Crisis care services may soon become wholly ineffective in Wales, with increasing demand challenging service providers's ability to providing lasting therapeutic support. 

That's the new warning laid out by the Welsh Assembly, a body established in 2016 to scrutinise the policy and expenditure of the Welsh government.

With rates of child self-harm up by 41 percent in three years, the government must focus on 'the front end' of the care pathway, they say.

"Failure to deliver emotional well-being, resilience and early intervention will lead to demand for specialist services outstripping supply [and] threatening their sustainability and effectiveness," says Chair Lynn Neagle.

Ms Neagle's message comes in her foreword to the Welsh Assembly's new 144 page report, 'The Emotional and Mental Health of Children and Young People in Wales'.

"The front end of the care pathway should be a stated national priority for the Welsh Government," she continues.

Evidence cited by the Royal College of Paediatrics and Child Health in the report confirms that despite the creation of new crisis teams, there has been an increase in self-harm admissions to A & E wards in Wales.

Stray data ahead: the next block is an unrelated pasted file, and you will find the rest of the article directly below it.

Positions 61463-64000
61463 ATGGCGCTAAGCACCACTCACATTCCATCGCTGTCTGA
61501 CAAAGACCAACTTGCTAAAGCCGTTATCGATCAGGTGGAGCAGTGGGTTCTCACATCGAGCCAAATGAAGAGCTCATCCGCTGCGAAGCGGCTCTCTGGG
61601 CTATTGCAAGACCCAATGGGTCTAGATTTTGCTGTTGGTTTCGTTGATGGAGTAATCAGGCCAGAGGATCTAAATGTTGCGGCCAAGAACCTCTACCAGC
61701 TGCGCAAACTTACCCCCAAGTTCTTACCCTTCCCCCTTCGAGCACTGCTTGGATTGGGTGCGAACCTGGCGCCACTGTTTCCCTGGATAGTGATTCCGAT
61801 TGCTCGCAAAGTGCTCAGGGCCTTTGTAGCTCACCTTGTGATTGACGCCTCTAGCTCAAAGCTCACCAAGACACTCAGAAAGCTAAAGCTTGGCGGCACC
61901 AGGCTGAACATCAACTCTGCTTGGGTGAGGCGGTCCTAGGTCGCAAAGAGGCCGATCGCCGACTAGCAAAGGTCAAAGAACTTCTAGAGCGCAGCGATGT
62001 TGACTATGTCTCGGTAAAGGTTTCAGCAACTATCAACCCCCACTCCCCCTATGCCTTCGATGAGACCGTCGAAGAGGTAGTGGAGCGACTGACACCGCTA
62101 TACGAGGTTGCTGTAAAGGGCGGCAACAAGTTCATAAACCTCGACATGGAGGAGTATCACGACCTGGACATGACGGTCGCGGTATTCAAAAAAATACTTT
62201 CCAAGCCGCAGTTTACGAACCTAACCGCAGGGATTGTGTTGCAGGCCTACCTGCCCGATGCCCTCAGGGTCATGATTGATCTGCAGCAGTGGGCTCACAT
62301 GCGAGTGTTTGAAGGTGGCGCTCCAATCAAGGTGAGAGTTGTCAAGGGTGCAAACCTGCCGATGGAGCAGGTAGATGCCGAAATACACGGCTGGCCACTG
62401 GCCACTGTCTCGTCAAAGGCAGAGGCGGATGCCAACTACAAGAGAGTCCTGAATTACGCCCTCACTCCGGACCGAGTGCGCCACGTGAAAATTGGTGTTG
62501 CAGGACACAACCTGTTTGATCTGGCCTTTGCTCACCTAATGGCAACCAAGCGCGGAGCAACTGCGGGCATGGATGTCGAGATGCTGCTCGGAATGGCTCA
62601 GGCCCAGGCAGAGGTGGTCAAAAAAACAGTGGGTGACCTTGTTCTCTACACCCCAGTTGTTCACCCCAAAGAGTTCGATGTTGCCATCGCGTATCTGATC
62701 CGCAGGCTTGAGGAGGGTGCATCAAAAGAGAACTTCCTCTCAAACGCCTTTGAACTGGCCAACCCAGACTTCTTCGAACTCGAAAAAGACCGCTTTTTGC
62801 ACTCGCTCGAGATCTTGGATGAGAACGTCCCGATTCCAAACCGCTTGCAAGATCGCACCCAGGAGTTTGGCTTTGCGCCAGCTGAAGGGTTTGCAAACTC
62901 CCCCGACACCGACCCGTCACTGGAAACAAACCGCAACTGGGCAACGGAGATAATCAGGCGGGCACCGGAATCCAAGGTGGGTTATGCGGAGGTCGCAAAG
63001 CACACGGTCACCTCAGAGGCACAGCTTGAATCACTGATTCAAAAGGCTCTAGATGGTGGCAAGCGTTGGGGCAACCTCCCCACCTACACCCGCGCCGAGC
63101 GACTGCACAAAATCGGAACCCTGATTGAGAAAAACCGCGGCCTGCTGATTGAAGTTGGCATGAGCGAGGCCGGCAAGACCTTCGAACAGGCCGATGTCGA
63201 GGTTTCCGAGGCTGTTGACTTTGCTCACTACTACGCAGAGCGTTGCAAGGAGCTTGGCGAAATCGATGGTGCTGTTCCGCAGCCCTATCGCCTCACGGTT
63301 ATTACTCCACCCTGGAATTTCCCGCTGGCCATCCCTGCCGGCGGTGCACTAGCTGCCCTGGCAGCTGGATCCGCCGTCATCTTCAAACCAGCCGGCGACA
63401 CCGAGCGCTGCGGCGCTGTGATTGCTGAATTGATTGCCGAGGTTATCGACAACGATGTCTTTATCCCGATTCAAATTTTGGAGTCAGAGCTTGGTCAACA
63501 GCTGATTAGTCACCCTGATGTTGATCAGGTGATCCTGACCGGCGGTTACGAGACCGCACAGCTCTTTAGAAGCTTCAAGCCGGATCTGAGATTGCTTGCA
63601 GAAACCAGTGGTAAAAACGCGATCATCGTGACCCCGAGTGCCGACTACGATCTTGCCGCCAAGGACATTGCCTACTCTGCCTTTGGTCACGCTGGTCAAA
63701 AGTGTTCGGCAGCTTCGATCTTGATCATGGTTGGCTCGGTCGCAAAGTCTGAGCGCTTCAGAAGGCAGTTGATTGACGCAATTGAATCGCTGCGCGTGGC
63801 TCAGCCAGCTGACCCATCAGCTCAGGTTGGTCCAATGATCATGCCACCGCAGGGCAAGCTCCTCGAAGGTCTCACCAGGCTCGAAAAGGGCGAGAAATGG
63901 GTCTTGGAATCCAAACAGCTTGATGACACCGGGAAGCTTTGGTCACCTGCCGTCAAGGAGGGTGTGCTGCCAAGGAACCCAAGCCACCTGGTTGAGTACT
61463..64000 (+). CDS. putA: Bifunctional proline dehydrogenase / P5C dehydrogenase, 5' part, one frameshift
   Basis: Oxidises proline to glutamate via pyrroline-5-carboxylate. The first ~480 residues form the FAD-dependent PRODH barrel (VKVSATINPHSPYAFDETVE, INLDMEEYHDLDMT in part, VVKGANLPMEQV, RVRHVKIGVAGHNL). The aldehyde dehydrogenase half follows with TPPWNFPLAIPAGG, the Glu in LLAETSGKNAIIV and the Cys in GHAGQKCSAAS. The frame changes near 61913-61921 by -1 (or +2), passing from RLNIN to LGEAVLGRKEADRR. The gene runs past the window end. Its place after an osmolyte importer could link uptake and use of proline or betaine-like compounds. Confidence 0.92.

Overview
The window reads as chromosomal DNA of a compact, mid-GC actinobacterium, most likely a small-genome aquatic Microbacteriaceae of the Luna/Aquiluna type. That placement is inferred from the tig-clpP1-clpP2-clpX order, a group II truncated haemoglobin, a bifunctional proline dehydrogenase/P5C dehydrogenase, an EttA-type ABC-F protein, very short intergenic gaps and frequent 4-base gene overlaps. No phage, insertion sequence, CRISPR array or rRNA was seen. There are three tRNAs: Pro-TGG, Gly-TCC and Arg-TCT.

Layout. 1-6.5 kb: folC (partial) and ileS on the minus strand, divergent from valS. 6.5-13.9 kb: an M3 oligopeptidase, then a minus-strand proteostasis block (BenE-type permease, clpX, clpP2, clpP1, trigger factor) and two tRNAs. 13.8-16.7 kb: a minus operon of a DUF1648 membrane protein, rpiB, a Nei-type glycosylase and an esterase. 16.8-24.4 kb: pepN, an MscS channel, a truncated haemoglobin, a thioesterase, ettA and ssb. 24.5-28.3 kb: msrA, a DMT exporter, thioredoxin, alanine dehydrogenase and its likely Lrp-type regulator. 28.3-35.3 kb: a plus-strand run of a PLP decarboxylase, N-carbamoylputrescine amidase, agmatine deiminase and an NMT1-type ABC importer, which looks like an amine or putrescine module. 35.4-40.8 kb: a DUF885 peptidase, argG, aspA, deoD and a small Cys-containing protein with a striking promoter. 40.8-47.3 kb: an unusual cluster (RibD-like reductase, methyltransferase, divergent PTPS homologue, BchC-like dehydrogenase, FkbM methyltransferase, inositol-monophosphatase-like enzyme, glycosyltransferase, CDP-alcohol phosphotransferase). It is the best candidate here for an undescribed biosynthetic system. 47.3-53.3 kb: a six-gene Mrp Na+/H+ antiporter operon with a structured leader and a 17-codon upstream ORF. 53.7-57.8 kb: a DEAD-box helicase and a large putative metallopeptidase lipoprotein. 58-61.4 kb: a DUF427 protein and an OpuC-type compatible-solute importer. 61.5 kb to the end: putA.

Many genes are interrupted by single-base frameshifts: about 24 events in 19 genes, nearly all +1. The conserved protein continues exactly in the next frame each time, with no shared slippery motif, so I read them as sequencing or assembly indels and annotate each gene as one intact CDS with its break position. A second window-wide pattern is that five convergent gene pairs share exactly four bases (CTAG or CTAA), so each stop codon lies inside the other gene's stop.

Default responses

A & E is "becoming the default option in cases of self-harm", the report claims.

Young people "don’t have a crisis care plan because they haven’t had the right support or interactions with secondary services in the first place," say Samaritans Cymru in their evidence to the Assembly.

"They have had anxiety or depression that’s gone untreated, and back to maybe impulsivity, they end up self-harming or trying to take their own life, and there’s no other place for them.”

It is estimated that three children in every average size classroom will have a mental health issue. By the age of 14, half of all mental health problems will have begun.